The dissenting member of the PRRB panel, while agreeing with the majority that the Hospital's records were inadequate, felt that some reimbursement is required where costs are undisputably incurred "no matter how inadequate the timekeeping records may be." Provider Reimbursement Review Board Hearing Decision, July 22, 1983, at p. 9 (dissenting opinion of Board Member Dudgeon).
After the Secretary declined to modify the decision of the PRRB, the Hospital sought review in the district court under 42 U.S.C. § 1395 oo (f)(1). The district court found the PRRB's decision to be "arbitrary and not supported by the evidence." The court found it undisputed that "substantial therapy services were rendered during the years in question" for which the Hospital had submitted "considerable secondary evidence," and that complete disallowance had "an unwarranted punitive impact on [the Hospital]." Memorandum Entry of June 6, 1985, at p. 5. The district court reversed the PRRB and remanded for calculation of a reasonable reimbursement sum. This appeal by the Secretary followed.
We must dispose of two preliminary matters before proceeding to the merits of the Secretary's claim. The first concerns this court's jurisdiction. The order appealed from remanded this case to the PRRB for further proceedings, specifically the calculation of "reasonable reimbursement" for physical therapy services rendered to Medicare patients during the years 1979 and 1980. Ordinarily an order remanding a case to an administrative agency for further proceedings is not a "final decision" subject to immediate appeal under 28 U.S.C. § 1291. In re Riggsby, 745 F.2d 1153, 1156 (7th Cir. 1984). In determining whether a particular order is "final" for purposes of appeal, however, this court must apply a practical, rather than technical, construction to that term. See, e.g., Gillespie v. United States Steel Corp., 379 U.S. 148, 152, 85 S.Ct. 308, 310-11, 13 L.Ed.2d 199 (1964).
Both the Secretary and the Hospital agree that we have jurisdiction, although their proffered reasons differ. The Secretary urges us to rely on the "collateral order" doctrine announced in Cohen v. Beneficial Industrial Loan Corp., 337 U.S. 541, 547, 69 S.Ct. 1221, 1226, 93 L.Ed. 1528 (1949). See also Cohen v. Perales, 412 F.2d 44, 48-49, on rehearing, 416 F.2d 1250 (5th Cir. 1969), rev'd on other grounds, Richardson v. Perales, 402 U.S. 389, 91 S.Ct. 1420, 28 L.Ed.2d 842 (1971). As the Supreme Court observed in Coopers Lybrand v. Livesay, 437 U.S. 463, 468, 98 S.Ct. 2454, 2457-58, 57 L.Ed.2d 351 (1978), however, one of the requirements for finding an order to be "final" under the Cohen doctrine is that the order resolve an issue "completely separate from the merits of the action. . . ." The order now on appeal resolved the issue of the Hospital's entitlement to Medicare provider reimbursement, an issue at the core of the underlying lawsuit. We therefore cannot find the district court's order appealable under the Cohen rule.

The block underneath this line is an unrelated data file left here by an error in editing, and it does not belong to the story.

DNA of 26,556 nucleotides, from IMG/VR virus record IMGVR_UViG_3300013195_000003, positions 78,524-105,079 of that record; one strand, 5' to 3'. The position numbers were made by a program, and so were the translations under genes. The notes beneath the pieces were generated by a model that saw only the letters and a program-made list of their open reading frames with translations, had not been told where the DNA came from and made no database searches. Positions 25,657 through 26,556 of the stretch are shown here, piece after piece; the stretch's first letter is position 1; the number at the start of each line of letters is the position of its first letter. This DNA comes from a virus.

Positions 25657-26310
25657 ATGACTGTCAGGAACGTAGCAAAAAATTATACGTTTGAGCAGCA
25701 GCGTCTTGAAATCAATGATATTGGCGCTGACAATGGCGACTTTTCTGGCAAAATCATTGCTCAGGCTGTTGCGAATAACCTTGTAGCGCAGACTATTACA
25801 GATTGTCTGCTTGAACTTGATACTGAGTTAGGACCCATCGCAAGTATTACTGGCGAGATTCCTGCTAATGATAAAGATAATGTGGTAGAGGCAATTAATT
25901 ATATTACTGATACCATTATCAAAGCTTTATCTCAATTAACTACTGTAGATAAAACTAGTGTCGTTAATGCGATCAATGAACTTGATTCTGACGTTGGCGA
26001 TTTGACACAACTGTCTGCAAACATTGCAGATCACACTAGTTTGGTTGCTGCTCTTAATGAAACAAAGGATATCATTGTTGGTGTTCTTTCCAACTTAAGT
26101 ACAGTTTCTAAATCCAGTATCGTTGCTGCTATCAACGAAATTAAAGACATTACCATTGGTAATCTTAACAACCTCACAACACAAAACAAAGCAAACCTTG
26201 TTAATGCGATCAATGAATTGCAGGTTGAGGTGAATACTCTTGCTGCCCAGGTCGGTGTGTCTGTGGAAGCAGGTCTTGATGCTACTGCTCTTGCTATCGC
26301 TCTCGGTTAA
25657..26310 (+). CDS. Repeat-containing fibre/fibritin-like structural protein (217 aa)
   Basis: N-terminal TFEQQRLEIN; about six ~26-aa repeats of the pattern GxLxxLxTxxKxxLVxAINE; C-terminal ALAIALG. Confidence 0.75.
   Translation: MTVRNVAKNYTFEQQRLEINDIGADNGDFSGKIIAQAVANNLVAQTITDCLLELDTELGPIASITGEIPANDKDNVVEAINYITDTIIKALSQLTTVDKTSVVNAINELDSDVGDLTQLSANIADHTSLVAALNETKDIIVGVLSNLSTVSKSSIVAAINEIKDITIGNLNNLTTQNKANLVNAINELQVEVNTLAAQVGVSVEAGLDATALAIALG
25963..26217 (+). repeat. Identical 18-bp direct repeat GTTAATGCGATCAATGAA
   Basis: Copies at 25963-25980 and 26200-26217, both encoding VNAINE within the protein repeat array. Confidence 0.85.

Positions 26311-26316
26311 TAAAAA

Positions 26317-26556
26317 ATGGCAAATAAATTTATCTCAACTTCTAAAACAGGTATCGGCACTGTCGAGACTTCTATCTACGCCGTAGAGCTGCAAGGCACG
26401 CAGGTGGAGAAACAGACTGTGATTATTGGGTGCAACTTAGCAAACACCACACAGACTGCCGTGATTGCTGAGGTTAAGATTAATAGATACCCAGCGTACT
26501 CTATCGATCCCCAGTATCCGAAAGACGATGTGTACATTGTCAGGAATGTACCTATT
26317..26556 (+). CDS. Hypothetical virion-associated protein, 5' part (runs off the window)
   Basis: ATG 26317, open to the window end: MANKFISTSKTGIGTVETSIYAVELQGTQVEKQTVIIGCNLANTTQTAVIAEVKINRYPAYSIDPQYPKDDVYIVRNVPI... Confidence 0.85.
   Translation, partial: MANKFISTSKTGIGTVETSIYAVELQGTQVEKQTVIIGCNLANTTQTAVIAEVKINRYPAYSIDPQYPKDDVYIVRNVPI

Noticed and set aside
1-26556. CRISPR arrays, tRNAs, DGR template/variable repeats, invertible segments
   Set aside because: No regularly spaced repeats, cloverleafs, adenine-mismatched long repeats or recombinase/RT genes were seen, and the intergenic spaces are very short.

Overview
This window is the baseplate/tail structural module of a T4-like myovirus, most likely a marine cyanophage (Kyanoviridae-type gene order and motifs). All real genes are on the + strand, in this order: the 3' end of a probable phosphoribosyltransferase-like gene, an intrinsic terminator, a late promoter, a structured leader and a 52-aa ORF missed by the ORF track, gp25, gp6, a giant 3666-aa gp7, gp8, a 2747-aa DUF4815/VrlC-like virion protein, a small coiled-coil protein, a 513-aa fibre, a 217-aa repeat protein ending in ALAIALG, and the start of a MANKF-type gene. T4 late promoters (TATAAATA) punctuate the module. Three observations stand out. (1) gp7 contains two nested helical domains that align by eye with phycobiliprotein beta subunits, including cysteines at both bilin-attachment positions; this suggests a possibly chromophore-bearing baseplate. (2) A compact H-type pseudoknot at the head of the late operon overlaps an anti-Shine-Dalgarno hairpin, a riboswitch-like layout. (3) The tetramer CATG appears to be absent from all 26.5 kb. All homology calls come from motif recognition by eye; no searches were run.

Although we cannot apply the "collateral order" rule directly, the considerations behind the finality requirement still favor finding the district court's order appealable under 28 U.S.C. § 1291. In Cohen itself the Supreme Court stated that the purpose of the finality requirement "is to combine in one review all stages of the proceeding that effectively may be reviewed and corrected if and when final judgment results." 337 U.S. at 546, 69 S.Ct. at 1225 (emphasis added). In the present case such unitary review of all issues is not possible because of the statutory limitations on federal court review of administrative decisions of this type. The district court's order, practically construed, is clearly "final" to the Secretary because the applicable judicial review statute will bar him from raising the record-keeping issue in any court proceedings that follow the administrative remand.
Appeals to district courts from PRRB orders are governed by 42 U.S.C. § 1395 oo (f)(1), which allows the Secretary to modify those orders but provides for judicial review only if it is initiated by Medicare providers. If this case were returned to the PRRB now and the PRRB determined that a certain sum should be reimbursed in accordance with the district court's order, the Secretary would be unable to appeal the PRRB's action and therefore would be barred from presenting his claim that the Hospital has no right to any reimbursement. In other words, dismissal of this appeal would "have the practical effect of denying later review." United Steelworkers of America v. Union Railroad Co., 648 F.2d 905, 909 (3rd Cir. 1981). The district court's order was "final" to the Secretary because it would result in no further proceeding from which the Secretary could appeal. Accordingly, we conclude that this court has jurisdiction over this appeal under 28 U.S.C. § 1291.
In St. Mary's Hospital Medical Center v. Heckler, 753 F.2d 1362 (7th Cir.), cert. denied, 472 U.S. 1028, 105 S.Ct. 3502, 87 L.Ed.2d 633 (1985), the Secretary appealed a district court order that reversed a PRRB judgment and remanded for recalculation of reimbursement based on specific accounting methods that had been disapproved by the PRRB. This court reversed the district court without commenting on the finality of the district court's order. We see no distinction between that situation and the instant case for purpose of jurisdiction under 28 U.S.C. § 1291.